Dedicated to my mom, who is my best friend and confidante. Happy Mother’s Day!!
As regular readers of my blog know, I’ve been stopping by Lake Morton periodically to monitor the nesting of the resident Mute Swans. My friend Kim at the lake knows how much I love to photograph the cygnets (baby swans), so she promised to let me know when they started to hatch. One morning I decided to sleep in (very unusual for a nature photographer in the spring!) When I rolled out of bed at 8am, I had this email waiting for me…
Baby!! Where you park! Sunday morn 6:30!
Rich said I had a very determined look on my face. By 8:15, I was pulling out of the driveway! :) I had no idea that I was in store for one of the most exciting days of photography in my life…
When I got to Lake Morton, Kim and her friends Linda and Rob were at a nest tucked into a group of tall grasses. A newborn cygnet would occasionally peek out at us. Mom continued to incubate her remaining eggs. The grassy nest was cool and the cygnet was adorable, but it wasn’t all that great for photographs. Then Linda and Rob decided to check out the other nest that had hatched that morning. Jackpot! It was a beautiful nest out in the open, and three tiny cygnets were sleeping under Mom.
According to my friends, two of the cygnets at this nest had hatched this morning. One was still all wet from being in his egg. Mom pretty much kept her babies underneath her, only occasionally standing up. I’m not sure if she wanted to give them some air or stretch her legs – probably both! When she did stand up, she gave us a wonderful opportunity to see one of the fluffy cygnets sleeping next to his newborn brother, next to the pieces of his eggshell.
Mute Swans build their big nests of reeds and grasses. They lay between four and eight eggs. The parents take turn incubating the eggs for 35 to 38 days. That’s a long time to sit still! The swans are known to be aggressive, but the birds at Lake Morton have become very used to people. Some of my friends are at the lake every evening to say hello to the birds and feed them. It’s obvious that the birds know my friends, and the swans weren’t bothered by us. I was also glad that the City of Lakeland roped off the nests this year, to keep kids and dogs at a distance. Papa Swan certainly told any passing dogs to stay away!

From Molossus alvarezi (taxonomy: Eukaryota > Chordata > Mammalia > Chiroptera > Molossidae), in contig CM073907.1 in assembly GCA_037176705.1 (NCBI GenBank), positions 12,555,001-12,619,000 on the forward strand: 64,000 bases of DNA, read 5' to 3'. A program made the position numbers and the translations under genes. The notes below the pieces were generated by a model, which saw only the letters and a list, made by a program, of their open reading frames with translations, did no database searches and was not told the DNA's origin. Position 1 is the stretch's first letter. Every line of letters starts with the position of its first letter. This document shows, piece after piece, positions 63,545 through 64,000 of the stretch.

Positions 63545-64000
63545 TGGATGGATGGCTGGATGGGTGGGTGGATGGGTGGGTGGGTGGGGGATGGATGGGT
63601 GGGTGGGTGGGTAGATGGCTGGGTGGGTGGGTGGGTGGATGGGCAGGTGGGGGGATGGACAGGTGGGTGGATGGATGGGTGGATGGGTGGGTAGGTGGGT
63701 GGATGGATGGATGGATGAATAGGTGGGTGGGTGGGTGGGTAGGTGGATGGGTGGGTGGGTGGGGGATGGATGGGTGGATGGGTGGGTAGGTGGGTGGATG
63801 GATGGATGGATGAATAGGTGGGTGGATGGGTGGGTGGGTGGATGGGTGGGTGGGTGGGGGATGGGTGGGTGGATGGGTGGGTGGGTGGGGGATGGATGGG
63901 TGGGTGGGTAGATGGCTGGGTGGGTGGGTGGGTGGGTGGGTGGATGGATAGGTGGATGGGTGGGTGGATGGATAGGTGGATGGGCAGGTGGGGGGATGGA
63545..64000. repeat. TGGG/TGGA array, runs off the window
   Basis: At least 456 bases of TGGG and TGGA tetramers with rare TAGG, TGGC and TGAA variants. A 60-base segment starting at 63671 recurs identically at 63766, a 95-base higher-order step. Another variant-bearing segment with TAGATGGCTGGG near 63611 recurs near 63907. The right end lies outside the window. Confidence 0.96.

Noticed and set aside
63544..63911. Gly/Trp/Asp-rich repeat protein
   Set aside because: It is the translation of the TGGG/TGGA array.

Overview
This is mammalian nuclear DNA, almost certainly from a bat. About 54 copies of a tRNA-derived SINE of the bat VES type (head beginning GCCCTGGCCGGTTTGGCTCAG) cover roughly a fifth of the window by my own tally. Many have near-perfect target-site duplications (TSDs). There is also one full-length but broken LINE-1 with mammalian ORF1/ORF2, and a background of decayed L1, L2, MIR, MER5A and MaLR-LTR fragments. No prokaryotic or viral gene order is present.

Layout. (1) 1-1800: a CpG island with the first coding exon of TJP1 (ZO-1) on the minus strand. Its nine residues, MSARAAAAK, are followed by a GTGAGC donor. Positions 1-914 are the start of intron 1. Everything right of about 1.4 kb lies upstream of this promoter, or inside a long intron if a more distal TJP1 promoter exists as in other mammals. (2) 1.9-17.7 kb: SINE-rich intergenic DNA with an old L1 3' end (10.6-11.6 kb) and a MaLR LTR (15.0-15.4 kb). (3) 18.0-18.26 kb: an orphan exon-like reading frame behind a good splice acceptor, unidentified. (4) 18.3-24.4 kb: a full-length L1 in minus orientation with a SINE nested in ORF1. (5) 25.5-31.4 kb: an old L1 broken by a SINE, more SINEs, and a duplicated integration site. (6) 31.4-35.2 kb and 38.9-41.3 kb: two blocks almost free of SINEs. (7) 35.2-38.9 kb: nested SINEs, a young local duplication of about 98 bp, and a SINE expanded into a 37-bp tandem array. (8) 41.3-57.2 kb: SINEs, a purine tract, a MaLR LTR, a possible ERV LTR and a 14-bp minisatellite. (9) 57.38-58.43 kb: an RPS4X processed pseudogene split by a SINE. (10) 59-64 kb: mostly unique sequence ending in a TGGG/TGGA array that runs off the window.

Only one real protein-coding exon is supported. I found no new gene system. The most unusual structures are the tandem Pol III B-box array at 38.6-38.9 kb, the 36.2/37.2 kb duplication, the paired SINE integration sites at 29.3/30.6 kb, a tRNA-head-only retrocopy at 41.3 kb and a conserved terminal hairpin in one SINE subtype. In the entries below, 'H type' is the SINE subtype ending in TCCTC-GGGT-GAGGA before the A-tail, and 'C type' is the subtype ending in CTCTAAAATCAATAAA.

My favorite shots were of the cygnets as they cuddled under Mom’s wing. I quickly learned to recognize which swans were on eggs and which had cygnets – the ones on eggs kept their wings tucked up tight, and the ones with cygnets fluffed their wings out a bit for the babies to sleep underneath. The next image shows the back of Mom with her wings fluffed out. Look closely under the left wing and you’ll see a sleeping cygnet. Then look at the next image, which zooms in on the babies and reveals a sweet surprise…a second baby is cuddled under there!
I put an extension tube on my Beast lens, which let me focus full-frame on the babies. I started to make some really nice images of the cygnets as they stuck their heads out, interacted with Mom, and even wobbled out to the edge of the nest before collapsing for a nap. My friends got worried about the “wobbly one,” who slept soundly by himself while his brothers continued cuddling under Mom. But he was fine – he was probably the oldest, and he didn’t need Mom’s warmth as much as his younger siblings did.
It was great meeting other swans fans, like Barb and Gil. Lots of passersby also stopped to look, and the kids especially loved seeing the baby swans. The sun was high in the sky, but I hardly noticed, as the shade from the tree overhead kept my light even. This next image was one of my favorites from the day, showing a cygnet sticking his head up over Mom’s feathers. Her lacy white feathers remind me of puffy clouds and comfort, just what a little baby feels when cuddled up close to mom.
Some moments were just plain funny, like when this baby seemed to discover his foot. It’s big! And it has little nails on it! Wait until he discovers the water and realizes he was born knowing how to swim – those big feet will certainly help!
As the smallest cygnet dried off, he wiggled his way out from underneath Mom. Then he started to pose with his brother. I hoped they would do a nose-to-nose moment for my camera, but they didn’t. They did give me a cute shot as they both shook their heads while preening. Then they started to fall asleep — hey, it’s exhausting to be born! You have to poke your way through that egg and squeeze and poke yourself through the hole until you find a whole big world out there! The babies huddle together for body warmth, and their nap pose was just adorable…
Perhaps some of the best moments of the day were when Mom and Baby had nose-to-nose moments, like the one below. For such a big bird, the swan mother is very gentle. It was a privilege to be there to witness these tiny miracles!
Finally just before sunset I had to tear myself away and drive home. My very patient and understanding husband knew I’d been at the lake all day – and shall I emphasize the words all day!?!? He thought I was crazy. Then I showed him a few of my pictures. He thought they were cute, but he still thinks I’m crazy! But Kim and Barb and Linda and Rob know better. We had a wonderful day, one I won’t ever forget. I hope your Mother’s Day is just as great!
Want to learn more about nature photography at Lake Morton?
Check out my Lake Morton page with more information about the location, map, website, photography tips, etc. It is archived by date so you can see my images from previous visits. Maybe you'll be inspired for your own trip!
Planning a trip to Florida? Don't miss my Central Florida Bird Photography Locations reference guide!